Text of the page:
Welcome to Blog Tour de Troops, and thanks for joining us on this blog hop! You should have joined me from Shannon Muir’s Blog. This is the last tour stop today — it will resume tomorrow at Rachel Thompson’s blog.
Ray Vincent: You don’t support the war?
Special Agent Leroy Jethro Gibbs: I support the men fighting it.
— NCIS 5.10 Corporal Punishment
When I was in middle school, we sent troops into the first Gulf War. My dad was still in the Massachusetts National Guard at the time, and I can remember worrying that he would be sent over to fight. He reassured me that the war wouldn’t last long enough. He was right.
Fast-forward 20 years, and there’s a whole group of teenagers who have a different experience. After 10 years at war, National Guard and Reserve soldiers, sailors, airmen and Marines all over the country have been deployed and re-deployed and re-deployed. Teachers, lawyers, mechanics, farmers, police officers… One town in my area saw its only full-time police officer called up and sent overseas. Back home, families and communities have stretched to cover the gaps left behind. For many, those gaps were temporary. For others, they became permanent.
Ten years ago, on Veterans Day, thousands of our troops from all branches were serving overseas, many fighting back just two months after the deadliest terrorist attack on U.S. soil. Young men and women enlisted, some right out of high school and others who decided to change paths, to step into the line of fire because they felt called to do so. They knew some of them would not return, and many did not, including one of my high school classmates. Countless of those who did return, as well as those who still serve, were changed forever by what they saw. Some have left the service, by choice or by circumstance. Some have stayed, either on active duty or as reservists.
Two months ago, we paused to remember those lost on 9/11. We marked the changes in our lives during the past decade. This Veterans Day, we can take a moment as well to pause and remember the veterans who have served, from World War II through the present, and the soldiers, sailors and Marines still serving around the globe. Whether we support this war or we don’t, whether we supported past wars or opposed them, on this Veterans Day weekend, we come together to thank the men and women who fought for us in the past and who fight for us today.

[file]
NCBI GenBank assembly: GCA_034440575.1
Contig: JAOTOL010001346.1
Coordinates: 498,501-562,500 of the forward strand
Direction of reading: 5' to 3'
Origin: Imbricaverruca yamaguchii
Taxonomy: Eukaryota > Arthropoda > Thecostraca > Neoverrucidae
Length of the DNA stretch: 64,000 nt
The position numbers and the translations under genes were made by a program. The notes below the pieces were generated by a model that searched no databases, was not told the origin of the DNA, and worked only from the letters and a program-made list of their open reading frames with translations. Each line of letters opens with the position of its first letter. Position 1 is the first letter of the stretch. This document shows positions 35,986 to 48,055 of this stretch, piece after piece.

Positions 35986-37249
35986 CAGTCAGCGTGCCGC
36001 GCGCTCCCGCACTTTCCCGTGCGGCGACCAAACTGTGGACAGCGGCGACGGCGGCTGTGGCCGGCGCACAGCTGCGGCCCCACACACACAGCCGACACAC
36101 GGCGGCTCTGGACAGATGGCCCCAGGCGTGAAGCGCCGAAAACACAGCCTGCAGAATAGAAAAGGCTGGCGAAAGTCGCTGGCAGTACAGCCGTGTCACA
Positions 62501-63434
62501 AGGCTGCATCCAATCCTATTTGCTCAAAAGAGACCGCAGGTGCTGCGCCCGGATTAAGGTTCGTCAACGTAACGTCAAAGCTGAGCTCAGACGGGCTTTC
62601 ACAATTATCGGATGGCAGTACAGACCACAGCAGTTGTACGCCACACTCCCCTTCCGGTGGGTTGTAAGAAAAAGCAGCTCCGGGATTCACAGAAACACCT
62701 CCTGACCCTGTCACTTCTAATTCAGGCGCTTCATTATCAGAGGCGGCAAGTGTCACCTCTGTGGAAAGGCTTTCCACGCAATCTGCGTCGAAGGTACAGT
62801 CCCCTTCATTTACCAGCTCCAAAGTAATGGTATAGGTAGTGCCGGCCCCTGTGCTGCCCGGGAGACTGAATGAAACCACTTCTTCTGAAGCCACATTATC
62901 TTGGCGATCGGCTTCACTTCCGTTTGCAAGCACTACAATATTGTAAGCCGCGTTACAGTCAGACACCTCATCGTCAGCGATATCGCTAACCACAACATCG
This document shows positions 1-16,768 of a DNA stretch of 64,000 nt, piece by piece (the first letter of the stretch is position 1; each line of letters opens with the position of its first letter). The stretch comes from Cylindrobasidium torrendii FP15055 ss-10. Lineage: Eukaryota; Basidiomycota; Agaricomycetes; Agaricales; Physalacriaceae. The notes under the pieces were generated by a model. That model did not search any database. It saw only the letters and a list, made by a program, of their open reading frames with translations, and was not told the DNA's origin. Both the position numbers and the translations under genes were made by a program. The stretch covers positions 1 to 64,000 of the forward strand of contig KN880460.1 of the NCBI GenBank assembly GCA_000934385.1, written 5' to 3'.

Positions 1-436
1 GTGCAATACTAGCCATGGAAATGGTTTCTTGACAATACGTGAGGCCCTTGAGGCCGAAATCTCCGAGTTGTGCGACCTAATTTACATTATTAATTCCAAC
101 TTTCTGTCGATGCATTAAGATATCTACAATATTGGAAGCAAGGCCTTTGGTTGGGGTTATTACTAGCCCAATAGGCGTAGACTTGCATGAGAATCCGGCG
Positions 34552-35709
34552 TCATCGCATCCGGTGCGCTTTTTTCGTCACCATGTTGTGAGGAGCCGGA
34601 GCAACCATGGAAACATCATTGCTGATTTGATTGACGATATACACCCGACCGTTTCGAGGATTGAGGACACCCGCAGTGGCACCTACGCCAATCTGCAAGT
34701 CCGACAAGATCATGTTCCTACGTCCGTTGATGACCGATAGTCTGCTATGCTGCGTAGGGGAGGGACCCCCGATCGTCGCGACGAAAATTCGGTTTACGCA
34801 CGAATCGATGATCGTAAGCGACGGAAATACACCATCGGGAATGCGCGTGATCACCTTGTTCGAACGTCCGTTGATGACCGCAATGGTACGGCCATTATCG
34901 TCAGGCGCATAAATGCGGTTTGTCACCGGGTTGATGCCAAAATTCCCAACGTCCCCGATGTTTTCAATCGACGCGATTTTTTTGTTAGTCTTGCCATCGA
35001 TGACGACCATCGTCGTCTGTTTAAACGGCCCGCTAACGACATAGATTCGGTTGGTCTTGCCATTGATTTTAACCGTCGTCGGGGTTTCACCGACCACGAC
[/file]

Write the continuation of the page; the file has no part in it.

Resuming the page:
Thanks to Gubbie, David Jr., Grampy, Dad, Tom, Uncle Bill, Michael, Adam and Clark for your service in the Army, Navy, National Guard, Coast Guard, Air Force and Marines.
In memory of Army Special Forces Staff Sgt. Rob Pirelli, Company A, 3rd Battalion, 10th Special Forces Group (Airborne) and FHS Class of 1996. June 16, 1978-Aug. 15, 2007
Leave a Comment, Get A Book
Did you know that eBooks are the No. 1 care package item requested by U.S. troops? Leave a comment on this post and you’ll receive a free Thrown Out ebook – AND for every comment, I’ll give a free eBook to a servicemember on active duty.
During Memorial Day weekend, Tour de Troops authors gave 10,000 books to U.S. troops. This Veterans Day, with your help – just by leaving a comment — we can give even more!
Come Back Tomorrow For More Fun
Please check back tomorrow at Rachel Thompson’s blog to continue touring.
The Tour de Troops blog hop started Friday, Veterans Day, and lasts through Monday, Nov. 14. Between now and then, you have a chance to collect 50 — yes 50 – FREE ebooks. If you lose your way, stop by the IBC blog, where you’ll find a list with URLs of all 50 blogs.
Please remember to leave a comment – and your email address — so I can send a coupon for your free copy of Thrown Out: Stories from Exeter. If you have a specific soldier, sailor or Marine you want to designate the second copy for, please leave his or her name (with your email address) in the comment box. Also, thanks to sponsor Fresh Pot of Tea, who provided a review of Thrown Out. And if you are on active duty, reserve or a veteran, thank you for all that you’ve done.